Learn about monkeypox (MPOX)

Consistent with other jurisdictions and scientific publications, the Department of Health and Social Services refers to monkeypox as MPOX.

On this page:

MPOX is a disease caused by infection with the MPOX virus. MPOX virus is part of the same family of viruses as variola virus, the virus that causes smallpox. MPOX symptoms are similar to smallpox symptoms, but milder and MPOX is rarely fatal. MPOX is not related to chickenpox.

Cases in Canada

Find MPOX cases in Canada and view the epidemiological update. 


MPOX is usually a self-limited viral infection with a rash that may be painful. Most people recover on their own after a few weeks.

Developing symptoms

  • People usually develop symptoms 5 to 21 days after being exposed to the MPOX virus.
  • Symptoms typically last from 2 to 4 weeks and may pass through several stages.

About the rash

The rash can be painful and could affect any part of the body, such as the:

  • mouth;
  • genitals;
  • perianal;
  • face;
  • arms and legs;
  • feet; and
  • hands.

The rash usually lasts between 14 and 28 days and changes through different stages. It finally forms scabs that later fall off. The rash can be accompanied by general symptoms such as:

  • fever;
  • chills;
  • swollen lymph nodes;
  • headache;
  • muscle pain;
  • joint pain;
  • back pain; and
  • exhaustion

How long are you contagious?

You're contagious from the onset of first symptoms until the scabs fall off on their own and your skin is healed.


MPOX is transmitted from:

  • animal-to-human through direct contact with blood, bodily fluids or lesions of infected animals; or
  • human-to-human through close contact with respiratory droplets, skin lesions or contaminated objects from an infected person.

In Canada, the majority of cases at this time are men who reported intimate sexual contact with other men. However, it's important to stress that the risk of exposure to the MPOX virus is not exclusive to any group or setting.


If you have MPOX symptoms, find out if you should get tested:

  • contact your health care provider;
  • contact your family doctor;
  • contact your health care centre; or
  • visit the emergency room.


On November 24, 2022, the MPOX vaccine (Imvamune®) was available for eligible Yukoners at the Whitehorse, Dawson City and Watson Lake Health Centres.

With improved vaccine supply as of December 16, 2022, anyone who received a first dose in their Pre-Exposure Prophylaxis series should receive a second dose at least 28 days after their first, as recommended by the Yukon Immunization Manual. A complete primary series of Imvamune® pre-exposure prophylaxis is two doses, 28 days apart.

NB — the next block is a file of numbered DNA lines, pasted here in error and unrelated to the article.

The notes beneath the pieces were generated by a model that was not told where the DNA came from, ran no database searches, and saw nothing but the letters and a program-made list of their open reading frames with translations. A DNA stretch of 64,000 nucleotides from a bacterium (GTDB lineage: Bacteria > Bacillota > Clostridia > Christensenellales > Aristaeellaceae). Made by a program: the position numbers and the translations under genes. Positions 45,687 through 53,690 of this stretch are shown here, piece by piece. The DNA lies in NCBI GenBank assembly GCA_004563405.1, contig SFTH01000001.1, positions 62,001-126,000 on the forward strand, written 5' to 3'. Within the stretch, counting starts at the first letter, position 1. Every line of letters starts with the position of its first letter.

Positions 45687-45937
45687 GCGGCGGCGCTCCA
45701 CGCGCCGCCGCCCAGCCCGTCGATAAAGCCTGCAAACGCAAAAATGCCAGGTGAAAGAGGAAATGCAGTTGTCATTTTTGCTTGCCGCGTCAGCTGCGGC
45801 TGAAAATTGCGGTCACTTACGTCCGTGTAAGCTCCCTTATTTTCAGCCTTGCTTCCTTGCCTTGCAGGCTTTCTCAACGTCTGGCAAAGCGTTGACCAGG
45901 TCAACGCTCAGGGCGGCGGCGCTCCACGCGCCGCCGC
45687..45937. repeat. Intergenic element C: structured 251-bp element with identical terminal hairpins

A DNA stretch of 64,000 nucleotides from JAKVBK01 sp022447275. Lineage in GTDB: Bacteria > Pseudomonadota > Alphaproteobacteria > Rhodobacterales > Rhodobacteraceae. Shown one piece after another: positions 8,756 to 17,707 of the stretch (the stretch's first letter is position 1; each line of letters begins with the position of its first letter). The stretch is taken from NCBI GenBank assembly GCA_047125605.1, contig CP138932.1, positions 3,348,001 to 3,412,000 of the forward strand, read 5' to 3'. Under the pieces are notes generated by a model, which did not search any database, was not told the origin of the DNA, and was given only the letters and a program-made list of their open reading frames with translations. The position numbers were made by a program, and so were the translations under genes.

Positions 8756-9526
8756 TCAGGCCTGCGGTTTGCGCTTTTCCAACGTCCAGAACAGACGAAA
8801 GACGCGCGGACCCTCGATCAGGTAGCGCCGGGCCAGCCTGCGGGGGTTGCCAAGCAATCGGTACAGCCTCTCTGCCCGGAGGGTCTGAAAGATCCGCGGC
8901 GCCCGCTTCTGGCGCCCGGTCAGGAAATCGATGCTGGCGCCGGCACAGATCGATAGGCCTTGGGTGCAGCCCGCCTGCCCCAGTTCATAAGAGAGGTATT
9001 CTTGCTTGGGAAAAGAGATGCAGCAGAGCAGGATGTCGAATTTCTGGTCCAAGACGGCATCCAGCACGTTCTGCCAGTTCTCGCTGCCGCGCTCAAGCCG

When used before exposure, the MPOX vaccine, has the potential to reduce the severity of MPOX infection by helping the body build immunity without getting very sick.

Yukoners who meet eligibility criteria may call ahead to book an adult immunization appointment at Whitehorse, Dawson City and Watson Lake Health Centres during regular operating hours. No disclosure of risk factors is required to make an appointment, and all appointments and health information is confidential.

The MPOX vaccine is available to individuals who are two-spirit, transgender, and cisgender males who self-identify as belonging to the gay, bisexual, and other men who have sex with men community, and who also have one or more of the following risk factors:

  • multiple sexual partners,
  • self-reported history of a sexually transmitted infection within the last year,
  • recent or planned attendance to locations for sexual contact, or
  • recent or anticipated participation in anonymous or casual sex.

The vaccine is also available for individuals who are engaged in sex work.

Anyone with MPOX symptoms should contact their health care provider, health care centre or visit their nearest emergency room to find out if they should get tested.

Contacts of a known case of MPOX may be offered vaccination to reduce their risk of severe disease.


BC Centre for Disease Control

Government of Canada

World Health Organization